Advice from the safety pros

Safety series: This week, we celebrate World Day for Safety and Health at Work. On the Mic, we have some safety professionals, who work with safety communication in practice.

By: Signe Raskmark, Communication Advisor (28 April 2017)

On the mic, we have two safety professionals – both with years of experience from large international organizations, where employees work in different functions, cultures and environments and have very diverse needs in terms of safety communication.

Lene Brødegaard Hjerrild
Manager Global OHS at Novozymes

In your experience, what is the biggest barrier for safe behavior at work?
For many people, following safety procedures and working safely can seem difficult and time consuming. And it is – if it hasn’t become part of your routine. The more integrated safety becomes in your daily behavior, the easier it gets. This is of course a long journey that requires continuous focus, especially by managers, and that brings me to the next barrier: For many managers, safety is still somewhat a sidecar to their many other responsibilities, and they don’t always realize the crucial role they have in driving safe behavior, all the time. To truly change an organization’s safety culture, managers have to think about safety in whatever situation they are in, and they have to signal that safety always comes first with words and actions.

What type of safety communication or initiative do you think has had the biggest impact on the safety culture in your organization?
A relatively small thing, we’ve done, that made a big difference in terms of leadership focus, was mandatory safety training for all managers consisting of a training presentation and a set of dilemma exercises. This had a huge effect on our managers’ awareness and focus on safety, and it led to valuable dialogues between them – and with their employees. Another initiative that made a big difference, was our “Let’s talk safety”-campaign, which introduced a simple dialogue tool that first-line managers still use to talk about safety with their teams. The campaign gave people a common language regarding safety, and the tool is an easy way for them to keep focus on safety in their everyday work.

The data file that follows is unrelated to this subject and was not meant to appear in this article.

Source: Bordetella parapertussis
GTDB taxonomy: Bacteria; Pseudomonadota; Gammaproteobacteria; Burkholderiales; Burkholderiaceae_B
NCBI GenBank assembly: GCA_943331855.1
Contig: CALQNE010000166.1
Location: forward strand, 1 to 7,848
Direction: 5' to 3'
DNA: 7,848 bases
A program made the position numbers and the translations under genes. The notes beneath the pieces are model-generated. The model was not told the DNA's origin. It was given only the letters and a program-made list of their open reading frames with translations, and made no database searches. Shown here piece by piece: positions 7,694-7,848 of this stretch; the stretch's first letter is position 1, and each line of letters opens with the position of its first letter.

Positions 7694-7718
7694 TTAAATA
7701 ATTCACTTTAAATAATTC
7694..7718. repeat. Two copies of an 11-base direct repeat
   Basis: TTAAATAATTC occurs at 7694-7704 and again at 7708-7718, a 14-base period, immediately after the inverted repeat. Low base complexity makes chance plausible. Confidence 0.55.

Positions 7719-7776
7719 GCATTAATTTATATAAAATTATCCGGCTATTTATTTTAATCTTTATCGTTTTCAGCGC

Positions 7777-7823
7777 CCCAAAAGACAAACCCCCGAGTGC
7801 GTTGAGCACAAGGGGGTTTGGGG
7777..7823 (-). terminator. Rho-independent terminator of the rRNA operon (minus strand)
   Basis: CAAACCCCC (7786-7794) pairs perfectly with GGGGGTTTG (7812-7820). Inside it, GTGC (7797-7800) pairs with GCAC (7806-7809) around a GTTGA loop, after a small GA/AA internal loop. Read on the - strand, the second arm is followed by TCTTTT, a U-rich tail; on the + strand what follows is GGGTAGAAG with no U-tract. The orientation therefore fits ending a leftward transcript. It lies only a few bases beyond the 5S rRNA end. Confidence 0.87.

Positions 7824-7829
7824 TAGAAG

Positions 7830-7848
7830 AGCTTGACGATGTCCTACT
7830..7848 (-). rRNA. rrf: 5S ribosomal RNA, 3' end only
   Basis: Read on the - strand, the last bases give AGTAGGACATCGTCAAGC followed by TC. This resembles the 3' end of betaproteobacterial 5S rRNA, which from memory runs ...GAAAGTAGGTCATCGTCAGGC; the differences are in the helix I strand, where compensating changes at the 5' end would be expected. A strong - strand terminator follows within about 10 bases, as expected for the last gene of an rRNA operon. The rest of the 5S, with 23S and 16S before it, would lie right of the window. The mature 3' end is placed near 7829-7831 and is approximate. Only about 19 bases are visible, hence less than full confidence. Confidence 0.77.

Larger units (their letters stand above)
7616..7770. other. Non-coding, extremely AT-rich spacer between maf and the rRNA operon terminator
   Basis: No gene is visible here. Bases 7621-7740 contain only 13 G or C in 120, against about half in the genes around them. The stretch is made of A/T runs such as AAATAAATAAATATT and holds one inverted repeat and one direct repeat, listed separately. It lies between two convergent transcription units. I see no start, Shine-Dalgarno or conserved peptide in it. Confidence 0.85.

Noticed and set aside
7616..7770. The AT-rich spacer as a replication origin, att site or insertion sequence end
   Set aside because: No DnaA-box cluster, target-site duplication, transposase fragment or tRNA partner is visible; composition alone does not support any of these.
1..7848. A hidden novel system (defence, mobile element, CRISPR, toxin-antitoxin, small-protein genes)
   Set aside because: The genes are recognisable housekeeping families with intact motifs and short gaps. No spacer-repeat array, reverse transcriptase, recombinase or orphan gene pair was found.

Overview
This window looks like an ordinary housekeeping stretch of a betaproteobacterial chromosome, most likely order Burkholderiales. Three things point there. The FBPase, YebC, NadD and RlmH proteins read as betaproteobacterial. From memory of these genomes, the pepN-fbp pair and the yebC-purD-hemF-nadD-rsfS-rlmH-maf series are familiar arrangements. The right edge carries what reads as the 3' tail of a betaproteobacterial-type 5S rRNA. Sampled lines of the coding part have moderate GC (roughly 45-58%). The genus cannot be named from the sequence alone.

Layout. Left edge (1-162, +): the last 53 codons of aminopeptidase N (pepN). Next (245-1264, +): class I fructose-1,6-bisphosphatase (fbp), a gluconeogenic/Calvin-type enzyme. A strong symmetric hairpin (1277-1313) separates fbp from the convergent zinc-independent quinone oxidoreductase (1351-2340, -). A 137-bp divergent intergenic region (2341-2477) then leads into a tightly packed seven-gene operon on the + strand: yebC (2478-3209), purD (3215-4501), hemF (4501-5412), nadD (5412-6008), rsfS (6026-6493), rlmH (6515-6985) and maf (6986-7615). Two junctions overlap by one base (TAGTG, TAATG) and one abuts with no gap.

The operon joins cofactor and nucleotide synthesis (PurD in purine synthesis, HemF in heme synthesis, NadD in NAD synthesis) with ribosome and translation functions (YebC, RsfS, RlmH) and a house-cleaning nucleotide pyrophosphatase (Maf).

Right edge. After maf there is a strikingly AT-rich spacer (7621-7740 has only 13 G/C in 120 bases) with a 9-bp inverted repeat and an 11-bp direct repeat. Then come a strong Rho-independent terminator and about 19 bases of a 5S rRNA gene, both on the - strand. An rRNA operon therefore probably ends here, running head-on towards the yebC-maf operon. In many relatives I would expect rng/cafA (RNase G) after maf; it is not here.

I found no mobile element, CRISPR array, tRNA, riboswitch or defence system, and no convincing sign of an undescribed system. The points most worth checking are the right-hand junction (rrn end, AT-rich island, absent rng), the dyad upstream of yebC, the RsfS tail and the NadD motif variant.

What is your best advice for your peers working with safety communication?
When people work in such different contexts and cultures, like we do here at Novozymes, it’s important to have a flexible communication toolbox and differentiate the safety communication as much as possible. Do yourself a favor and base your initiatives on already existing systems and structures. Keep your communication light, simple and visually appealing – and make sure to team up with communication specialists, who can help you communicate your messages in a simple and meaningful way.

Camilla Ransfort
General Manager Global HS at Haldor Topsoe

In your experience, what is the biggest barrier for safe behavior at work?
People generally think that accidents never happen to themselves. Capturing their attention before it’s too late, is therefore difficult. Another barrier is that in a diverse organization like Haldor Topsoe, safety is more urgent for some employees than others. It’s challenging to find messages that are relevant for everyone and getting managers to prioritize safety on locations without a burning platform. Having sufficient time and resources is always a barrier.

What type of safety communication or initiative do you think has had the biggest impact on the safety culture in your organization?
Two things stick out; It had tremendous impact when our top management endorsed and fronted a global safety campaign last year, meant to create awareness on safety and strengthen our safety culture. This really showed that working safely – and getting home safe – is a true priority and value in Haldor Topsoe. Also, whenever we have communicated the employees’ own stories, it has made a big impression on their colleagues

What is your best advice as a safety professional for your peers working with safety communication?
Firstly, safety is a management responsibility, and getting the management’s back up is crucial for success. If managers don’t show that safety is important by “walking the talk”, employees won’t prioritize it either, and you won’t get anywhere with your safety initiatives. Secondly, if you really want to reach employees and impact them with your safety messages, it’s important to team up with someone who knows about strategic communication and can help you plan and carry out your initiatives in the most optimal way.

To celebrate the World Day for Safety and Health at Work on Friday (28 April 2017), we at Open will share some thoughts and inspiration on the topic each day this week. Hopefully it will kick-start reflections and discussions – and help break with the bad reputation of safety communication once and for all.